Beware the Authorization to Issue Unlimited Shares Under the BC Business Corporation Act

Companies planning on doing business in the United States should think twice

The BC Business Corporation Act: The BC Business Corporation Act now authorizes BC Corporations, for the first time, to specify that a corporation’s Authorized Share Structure was not limited to a maximum amount of authorized shares in the Notice of Articles.

Specifying a Maximum Number of Authorized Shares: Canadian legal practitioners have historically favored the authorization of multiple classes of common and preference shares. While sometimes necessary to provide future flexibility for share issuance, and/or declaration of dividends the multiple share structure the fondness for multiple share structures may be problematic if the Canadian corporation does business in the United State through a wholly owned US subsidiary or registers the Canadian Corporation as a Foreign Corporation Authorized to do business in the United States.

Case in Point: Qualification to do Business in Nevada. XYZ Canada Corp. desires to transact business in the state of Nevada. In order to transact business XYZ Canada Corp. must file a Qualification to Do Business in Nevada. The application requires (1) the filing of a one page form, (2) providing a Certificate of Existence from the British Columbia Ministry of Finance, (3) the appointment of a Nevada Registered Agent and (4) the payment of a filing fee.

Beware the “Sliding Fee Schedule”: The state of Nevada is one of several the states in the United States that has a “sliding filing fee schedule” based upon the filing entities “authorized stock.” In the simplest case a Canadian corporation with less than 75,000 shares of “authorized stock” pays a filing fee of $75.00. Note, however, the use of the words “sliding filing fee schedule” above. Just how does the scale slide? Pursuant to NRS 78, 80, 78A, and 89 Domestic and Foreign Corporations, Close Corporations and Professional Corporations. Fees are based on the value of the total number of authorized shares stated in the Articles of Incorporation as prescribed by NRS 78.760:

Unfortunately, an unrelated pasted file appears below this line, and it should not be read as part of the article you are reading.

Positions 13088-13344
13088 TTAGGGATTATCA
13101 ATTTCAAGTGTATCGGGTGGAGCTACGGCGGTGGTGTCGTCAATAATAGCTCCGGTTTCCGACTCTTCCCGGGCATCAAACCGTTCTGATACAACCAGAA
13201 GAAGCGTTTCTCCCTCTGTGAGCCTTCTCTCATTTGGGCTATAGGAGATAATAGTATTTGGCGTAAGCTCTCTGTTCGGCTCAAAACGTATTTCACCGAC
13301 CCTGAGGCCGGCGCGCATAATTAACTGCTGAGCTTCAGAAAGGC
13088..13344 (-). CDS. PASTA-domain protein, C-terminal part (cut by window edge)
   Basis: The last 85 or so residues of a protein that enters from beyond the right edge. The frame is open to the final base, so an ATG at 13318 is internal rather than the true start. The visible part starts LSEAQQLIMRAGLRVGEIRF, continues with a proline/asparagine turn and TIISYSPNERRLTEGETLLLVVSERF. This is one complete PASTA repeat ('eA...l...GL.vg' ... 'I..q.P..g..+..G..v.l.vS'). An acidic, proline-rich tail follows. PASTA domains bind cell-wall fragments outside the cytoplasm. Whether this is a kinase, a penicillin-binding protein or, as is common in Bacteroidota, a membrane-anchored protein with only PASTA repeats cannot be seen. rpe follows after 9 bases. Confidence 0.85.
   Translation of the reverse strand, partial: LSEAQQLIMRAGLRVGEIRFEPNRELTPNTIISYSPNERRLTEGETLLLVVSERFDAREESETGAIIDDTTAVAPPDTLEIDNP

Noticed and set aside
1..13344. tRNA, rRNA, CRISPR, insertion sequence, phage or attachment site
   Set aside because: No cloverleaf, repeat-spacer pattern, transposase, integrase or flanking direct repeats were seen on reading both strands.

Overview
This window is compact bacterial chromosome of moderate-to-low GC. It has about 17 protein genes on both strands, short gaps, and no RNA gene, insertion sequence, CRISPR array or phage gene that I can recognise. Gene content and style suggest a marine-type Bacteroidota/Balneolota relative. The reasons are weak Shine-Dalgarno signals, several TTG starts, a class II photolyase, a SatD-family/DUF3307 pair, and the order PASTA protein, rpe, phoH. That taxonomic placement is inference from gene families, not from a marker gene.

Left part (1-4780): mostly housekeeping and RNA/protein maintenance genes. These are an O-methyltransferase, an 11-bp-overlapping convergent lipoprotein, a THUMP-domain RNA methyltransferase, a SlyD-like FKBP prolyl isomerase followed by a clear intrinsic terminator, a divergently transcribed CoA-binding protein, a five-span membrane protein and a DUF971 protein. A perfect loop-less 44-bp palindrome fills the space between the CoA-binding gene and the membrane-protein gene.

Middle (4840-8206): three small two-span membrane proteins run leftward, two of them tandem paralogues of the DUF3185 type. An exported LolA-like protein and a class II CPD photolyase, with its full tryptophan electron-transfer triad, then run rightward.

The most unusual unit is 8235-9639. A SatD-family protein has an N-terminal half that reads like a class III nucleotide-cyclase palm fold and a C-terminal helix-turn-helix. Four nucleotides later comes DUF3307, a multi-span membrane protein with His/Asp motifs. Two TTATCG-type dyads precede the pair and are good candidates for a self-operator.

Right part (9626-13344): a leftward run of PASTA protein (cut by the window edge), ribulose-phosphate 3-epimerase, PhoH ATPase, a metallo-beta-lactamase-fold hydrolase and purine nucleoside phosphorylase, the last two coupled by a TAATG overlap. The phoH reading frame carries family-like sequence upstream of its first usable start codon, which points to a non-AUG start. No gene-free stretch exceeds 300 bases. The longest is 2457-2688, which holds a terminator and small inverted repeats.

$75,000 or less $ 75
Over $75,000 and not over $200,000 $175
Over $200,000 and not over $500,000 $275
Over $500,000 and not over $1,000,000 $375
For the first $1,000,000 $375
For each additional $500,000-or fraction thereof $275
Maximum fee $35,000

A Canadian Corporation organized under the BC Business Corporation Act which specifies “No Maximum” Authorized Shares in its Articles will be subjected to a whopping $35,000 Nevada filing fee. The Secretary of State of Nevada is bound to follow the filing fee structure set forth in the Nevada Revised Statutes.

Practice Tip: A Canadian Company, in order to avoid the exorbitant filing fee will have to (1) amend its Canadian Articles to specify a low number of authorized shares, (2) do business in another state or (3) pay the filing fee. Any one of the three potential “solutions” to the problem will financially impact the corporation. Ask yourself at the planning stage if your Canadian company may be required to qualify to do business in the United States and plan accordingly.

Sliding Filing Fee Schedules: Similar Statutes: Several states (Nevada being most attractive to Canadians) have similar statutes where the filing fee for a foreign corporation qualifying to do business in their states is based upon the amount of authorized stock of the Canadian parent company.